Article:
I’ve always loved ash glazes. For a long time, I fired in other people’s reduction kilns, often waiting months in between firings. When I finally got my own electric kiln, I was thrilled to start experimenting with ash glazes in cone 6 oxidation firings. I got some decent results, but too many of the pots ran and fused with the shelves. So I started firing pots on their side, on sea shells, as potters often do in atmospheric kilns. The results were hard to argue with—and it didn’t matter that the glazes ran. In fact, runny glazes are perfect for side firing because of the dramatic effect it produces. Putting a drip tray in the kiln takes away any risk of ruining shelves. My obsession with ash glazes means that I have ruined a lot of kiln shelves over the years, but you don’t have to!

Choose the Best Piece for Side-Firing

Throw or handbuild a piece that’s either cylindrical or convex (1, 2). A concave piece won’t have a good surface on which to place the piece sideways supported by sea shells.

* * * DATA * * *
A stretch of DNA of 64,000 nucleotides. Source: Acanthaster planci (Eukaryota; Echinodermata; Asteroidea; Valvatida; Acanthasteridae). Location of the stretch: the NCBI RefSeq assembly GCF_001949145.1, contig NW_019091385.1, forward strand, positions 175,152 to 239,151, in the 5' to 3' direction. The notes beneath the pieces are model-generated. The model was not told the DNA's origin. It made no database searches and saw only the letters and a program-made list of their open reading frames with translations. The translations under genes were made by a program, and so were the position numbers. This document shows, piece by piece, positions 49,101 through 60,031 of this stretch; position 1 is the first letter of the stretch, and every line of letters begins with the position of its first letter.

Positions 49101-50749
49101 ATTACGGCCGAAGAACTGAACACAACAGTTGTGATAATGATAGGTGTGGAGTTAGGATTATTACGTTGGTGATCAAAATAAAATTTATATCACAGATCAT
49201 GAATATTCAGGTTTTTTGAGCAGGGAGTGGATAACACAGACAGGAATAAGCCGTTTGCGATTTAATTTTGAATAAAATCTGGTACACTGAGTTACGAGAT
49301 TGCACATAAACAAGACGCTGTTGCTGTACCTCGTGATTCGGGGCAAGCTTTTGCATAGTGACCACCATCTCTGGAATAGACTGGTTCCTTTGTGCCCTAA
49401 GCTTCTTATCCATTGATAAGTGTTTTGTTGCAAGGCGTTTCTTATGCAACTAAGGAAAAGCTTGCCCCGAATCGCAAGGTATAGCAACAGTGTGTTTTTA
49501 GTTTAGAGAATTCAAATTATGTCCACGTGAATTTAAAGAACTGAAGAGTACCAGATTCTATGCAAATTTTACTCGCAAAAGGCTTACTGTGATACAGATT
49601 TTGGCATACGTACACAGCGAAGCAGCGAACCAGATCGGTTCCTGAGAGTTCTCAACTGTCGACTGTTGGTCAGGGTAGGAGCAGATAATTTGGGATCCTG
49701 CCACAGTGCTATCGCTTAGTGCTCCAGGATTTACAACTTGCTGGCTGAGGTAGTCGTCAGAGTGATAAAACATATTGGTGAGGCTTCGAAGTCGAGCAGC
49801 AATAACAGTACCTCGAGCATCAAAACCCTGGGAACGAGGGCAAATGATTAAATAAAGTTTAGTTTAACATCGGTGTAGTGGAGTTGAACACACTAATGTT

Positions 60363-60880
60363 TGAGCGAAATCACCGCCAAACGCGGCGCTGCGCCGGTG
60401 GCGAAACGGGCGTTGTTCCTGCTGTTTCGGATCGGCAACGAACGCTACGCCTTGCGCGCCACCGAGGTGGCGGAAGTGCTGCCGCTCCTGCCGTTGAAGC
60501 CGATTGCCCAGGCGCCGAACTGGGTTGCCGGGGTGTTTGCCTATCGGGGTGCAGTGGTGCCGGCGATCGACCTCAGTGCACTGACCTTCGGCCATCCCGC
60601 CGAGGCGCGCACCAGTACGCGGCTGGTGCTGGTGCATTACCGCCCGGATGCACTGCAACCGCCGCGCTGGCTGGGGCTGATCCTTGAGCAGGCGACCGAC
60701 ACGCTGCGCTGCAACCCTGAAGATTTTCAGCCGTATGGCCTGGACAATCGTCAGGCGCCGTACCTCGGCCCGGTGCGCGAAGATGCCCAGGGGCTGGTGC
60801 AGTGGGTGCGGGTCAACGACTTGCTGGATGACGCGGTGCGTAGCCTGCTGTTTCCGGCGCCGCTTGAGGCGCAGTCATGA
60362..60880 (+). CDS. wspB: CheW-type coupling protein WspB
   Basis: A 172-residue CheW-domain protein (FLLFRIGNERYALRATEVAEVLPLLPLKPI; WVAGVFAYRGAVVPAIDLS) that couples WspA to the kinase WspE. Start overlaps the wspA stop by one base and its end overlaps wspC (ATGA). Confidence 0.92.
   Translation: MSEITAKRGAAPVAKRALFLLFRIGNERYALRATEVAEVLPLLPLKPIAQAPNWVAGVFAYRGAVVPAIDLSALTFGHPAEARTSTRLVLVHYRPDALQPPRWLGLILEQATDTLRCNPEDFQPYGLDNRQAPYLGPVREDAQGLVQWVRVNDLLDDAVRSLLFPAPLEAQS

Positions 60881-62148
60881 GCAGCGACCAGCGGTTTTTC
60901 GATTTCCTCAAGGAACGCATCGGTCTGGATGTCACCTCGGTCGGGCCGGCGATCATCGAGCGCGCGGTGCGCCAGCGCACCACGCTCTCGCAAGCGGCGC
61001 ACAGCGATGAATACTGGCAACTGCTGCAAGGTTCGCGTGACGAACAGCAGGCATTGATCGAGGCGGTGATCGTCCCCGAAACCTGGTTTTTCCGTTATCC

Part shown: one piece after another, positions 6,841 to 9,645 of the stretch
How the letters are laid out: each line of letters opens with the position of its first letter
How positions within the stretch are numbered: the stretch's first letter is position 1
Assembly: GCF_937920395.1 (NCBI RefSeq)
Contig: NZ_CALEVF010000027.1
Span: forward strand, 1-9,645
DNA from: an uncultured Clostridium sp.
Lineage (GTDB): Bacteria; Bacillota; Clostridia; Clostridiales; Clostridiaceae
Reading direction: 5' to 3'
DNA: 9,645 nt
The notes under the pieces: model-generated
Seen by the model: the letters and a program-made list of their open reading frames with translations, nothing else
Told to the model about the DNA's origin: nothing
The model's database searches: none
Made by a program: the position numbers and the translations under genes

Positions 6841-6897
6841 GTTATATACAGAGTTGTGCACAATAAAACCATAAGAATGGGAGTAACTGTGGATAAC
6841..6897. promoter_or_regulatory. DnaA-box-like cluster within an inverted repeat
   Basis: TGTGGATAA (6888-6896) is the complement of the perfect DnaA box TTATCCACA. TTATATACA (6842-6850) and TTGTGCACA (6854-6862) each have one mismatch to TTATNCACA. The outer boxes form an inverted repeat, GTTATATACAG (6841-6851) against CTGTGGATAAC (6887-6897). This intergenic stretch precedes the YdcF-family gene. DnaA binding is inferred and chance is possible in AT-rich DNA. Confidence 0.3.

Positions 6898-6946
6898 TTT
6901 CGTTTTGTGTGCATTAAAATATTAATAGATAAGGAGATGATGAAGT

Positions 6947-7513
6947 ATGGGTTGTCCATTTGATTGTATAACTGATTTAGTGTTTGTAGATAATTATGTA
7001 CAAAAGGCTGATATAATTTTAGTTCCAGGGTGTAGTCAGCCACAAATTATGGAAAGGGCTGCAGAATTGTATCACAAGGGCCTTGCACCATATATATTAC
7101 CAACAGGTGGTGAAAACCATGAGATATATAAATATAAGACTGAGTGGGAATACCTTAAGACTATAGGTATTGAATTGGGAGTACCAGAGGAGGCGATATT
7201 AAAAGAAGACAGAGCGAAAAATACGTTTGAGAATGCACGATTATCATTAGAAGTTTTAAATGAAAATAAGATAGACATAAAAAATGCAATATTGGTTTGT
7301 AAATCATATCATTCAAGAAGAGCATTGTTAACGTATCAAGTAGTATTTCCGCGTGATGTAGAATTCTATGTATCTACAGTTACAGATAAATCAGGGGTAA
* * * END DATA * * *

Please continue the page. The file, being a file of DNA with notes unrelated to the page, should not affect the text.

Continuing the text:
1 Throw or handbuild a piece that is either cylindrical or convex for the best placement and drip results.2 Throw or handbuild a piece that is either cylindrical or convex for the best placement and drip results continued...

The Essential Drip Tray

A drip tray protects your kiln shelves and is the reason side-firing circumvents that problem. Simply roll out a clay slab slightly larger than your pot to use as a waster slab or drip tray. Making it larger than the pot ensures that any possible drips will be caught by the tray—I try to use old discarded slabs or rejected plates as drip trays. Curling up the sides of the drip tray helps prevent any glaze from rolling off onto your shelf (3). Bisque fire your drip tray before using it.

3 Roll out a slab that is slightly larger than your pot to use as a waster slab, which will catch any possible glaze drips. Curl up the edges of the tray to catch any pooling glazes. Bisque fire your drip tray.

Mixing Ash Glaze